“Hearing of Basil’s solitary crusade, the Emperor Valentinian took the first step toward the full criminalization of child-killing in 374…’” {Third Time Around: A history of the Pro-life Movement from the First Century to the Present, by George Grant, 1991, Wolgemuth & Hyatt, Publishers, pp.20-21)

Notice the reference to being “passionate,” and to the “irrepressible spiritual imperative.” It is that expressed above by Saint John. Because Christ came among us physically and gave his life on the cross, we can give our lives for one another. We can take risks to protect one another. Basil was stirred by a physical evil, inspired by a God who became physical in the Incarnation,  and impelled to physical action.

God becoming visible at Christmas is not only a blessing we receive; it is an obligation we accept. In receiving the one who took on a body precisely to sacrifice it for us, we accept the duty and privilege of sacrificing our own bodies, possessions, and lives in order to love one another, especially the oppressed, first among whom are the unborn.

Read and listen to this column online at Priestsforlife.org/columns/4825-the-imperative-of-christmas

Comments on this column? Go to Askfrfrank.com

Fr. Frank’s columns are podcast. See Priestsforlife.org/podcast

Remember to support our work at Priestsforlife.org/donate

Lo Fundamental de la Navidad

La Navidad se trata de Dios enseñándonos lo que el amor significa. Como nos dice la Escritura:

“Miren como se manifestó el amor de Dios entre nosotros: Dios envió a su Hijo único a este mundo para que tengamos vida por medio de Él. En esto está el amor: no es que nosotros hayamos amado a Dios, sino que Él nos amó primero y envió a su Hijo como víctima por nuestros pecados.” (1 Juan 4: 9-10)

Dios se hizo de un cuerpo en Navidad, y se volvió visible, de tal manera que el amor se volviera también visible. Al tener ahora sangre propia, puede derramarla por nosotros. Al tener cuerpo propio, puede ofrecerlo en la cruz por nosotros. Y Él hace esto a la vista de todos para que podamos imitarle. De ahí que San Juan diga:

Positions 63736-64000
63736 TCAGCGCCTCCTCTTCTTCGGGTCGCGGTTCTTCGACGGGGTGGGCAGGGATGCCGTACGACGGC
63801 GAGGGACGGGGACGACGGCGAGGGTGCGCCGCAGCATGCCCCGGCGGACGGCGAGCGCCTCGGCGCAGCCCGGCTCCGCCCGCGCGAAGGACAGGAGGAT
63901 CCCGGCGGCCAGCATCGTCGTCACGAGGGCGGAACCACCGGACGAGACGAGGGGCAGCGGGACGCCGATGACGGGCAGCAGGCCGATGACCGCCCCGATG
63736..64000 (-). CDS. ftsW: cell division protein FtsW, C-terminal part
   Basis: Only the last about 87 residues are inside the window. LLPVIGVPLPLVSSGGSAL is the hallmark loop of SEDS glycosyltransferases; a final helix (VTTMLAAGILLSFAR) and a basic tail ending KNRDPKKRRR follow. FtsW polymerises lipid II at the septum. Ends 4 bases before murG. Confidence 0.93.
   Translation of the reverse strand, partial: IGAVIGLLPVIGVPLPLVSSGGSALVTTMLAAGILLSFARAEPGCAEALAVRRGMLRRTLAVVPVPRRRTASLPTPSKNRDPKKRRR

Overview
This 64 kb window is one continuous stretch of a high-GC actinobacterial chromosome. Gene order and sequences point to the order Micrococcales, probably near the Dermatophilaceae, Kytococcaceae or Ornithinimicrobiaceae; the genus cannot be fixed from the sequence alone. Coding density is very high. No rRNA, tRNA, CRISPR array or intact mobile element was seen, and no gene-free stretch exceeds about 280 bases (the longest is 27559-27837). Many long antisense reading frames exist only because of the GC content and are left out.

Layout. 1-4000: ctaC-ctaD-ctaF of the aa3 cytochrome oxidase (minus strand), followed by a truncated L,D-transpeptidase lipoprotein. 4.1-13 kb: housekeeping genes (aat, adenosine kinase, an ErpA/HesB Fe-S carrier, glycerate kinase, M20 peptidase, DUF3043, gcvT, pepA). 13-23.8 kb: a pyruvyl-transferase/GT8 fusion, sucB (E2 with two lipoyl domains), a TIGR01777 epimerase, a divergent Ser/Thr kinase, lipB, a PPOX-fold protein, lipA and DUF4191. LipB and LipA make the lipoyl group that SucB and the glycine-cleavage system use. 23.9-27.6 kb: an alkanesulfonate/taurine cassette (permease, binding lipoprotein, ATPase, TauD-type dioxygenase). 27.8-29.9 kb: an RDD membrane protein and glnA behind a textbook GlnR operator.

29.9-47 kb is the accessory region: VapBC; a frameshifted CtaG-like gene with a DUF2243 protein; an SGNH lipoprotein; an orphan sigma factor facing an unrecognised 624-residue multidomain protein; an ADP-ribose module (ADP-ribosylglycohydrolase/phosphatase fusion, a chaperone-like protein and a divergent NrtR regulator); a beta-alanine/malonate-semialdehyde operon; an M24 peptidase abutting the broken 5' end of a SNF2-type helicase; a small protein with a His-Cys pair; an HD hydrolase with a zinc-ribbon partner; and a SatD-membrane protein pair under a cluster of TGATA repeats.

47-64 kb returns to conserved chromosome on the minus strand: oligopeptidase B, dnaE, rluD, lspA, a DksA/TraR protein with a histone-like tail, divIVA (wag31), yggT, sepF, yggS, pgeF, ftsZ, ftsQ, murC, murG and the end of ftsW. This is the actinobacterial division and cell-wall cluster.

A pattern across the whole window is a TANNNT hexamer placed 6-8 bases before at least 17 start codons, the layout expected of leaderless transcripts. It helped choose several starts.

“Y en esto hemos conocido el amor; ahora también nosotros debemos dar la vida por los hermanos.” (1 Juan 3:16)

Eso incluye a nuestros hermanos y hermanas que están aún en el vientre, los niños que son privados de la protección legal de sus vidas (y por lo tanto, al mismo tiempo, de sus derechos).

¡Estamos dispuestos a dar nuestras vidas por ellos! Esto no es abstracto, ficción, o un compromiso tibio. Esto es discipulado, que no admite gracia barata. Una adhesión apasionada a Cristo – quien se hizo carne en Navidad y aún lo tiene hasta nuestros días – significa una apasionada obligación a rescatar a los que necesitan ser salvados, no sólo espiritualmente sino físicamente.

Basilio de Cesarea, por ejemplo, luchó intensamente en contra del aborto y el infanticidio en el cuarto siglo del Imperio Romano.

“Tan apasionado era Basilio en su preocupación por la vida que, aparentemente, ya tarde al final de un día después de las Vísperas, él y varios diáconos de la Iglesia salieron de la ciudad a desmantelar el viejo templo de infanticidios de Cesarea con sus propias manos. Él sabía que tal acción directa bien podría comprometer su lucha, pero le movía una obligación espiritual irrefrenable…

Sabiendo de la solitaria cruzada de Basilio, el emperador Valentino dio el primer paso hacia el reconocimiento de la plena criminalización del infanticidio en el año 374…” (Tomado de Third Time Around: A history of the Pro-life Movement from the First Century to the Present, by George Grant, 1991, Wolgemuth & Hyatt, Publishers, pp.20-21)

Notemos la referencia a “apasionado” y “obligación espiritual irrefrenable”. Es justo lo expresado arriba por San Juan. Porque Cristo vino al mundo físicamente y dio su vida en la cruz, nosotros podemos darla por otro. Podemos correr riesgos al protegernos unos a otros. Basilio se estremeció por un mal físico, inspirado por un Dios que se volvió físico en la Encarnación, y le impulsó a una acción física.

El hacerse Dios visible en la Navidad no es solamente una bendición que recibimos; es una obligación que aceptamos. Al recibir a Áquel que se hizo de un cuerpo precisamente para sacrificarse por nosotros, aceptamos el deber y privilegio de sacrificar nuestros propios cuerpos, nuestras posesiones y vidas para amarnos unos a otros, especialmente a los oprimidos, siendo los primeros los no nacidos.

Esta columna se puede encontrar en la página de Priestsforlife.org/columns/document-sp.aspx?id=4825

Priests for Life
PO Box 141172
Staten Island, NY 10314
Phone: 888-PFL-3448
718-980-4400
Fax: 718-980-6515
Email: mail@priestsforlife.org
www.priestsforlife.org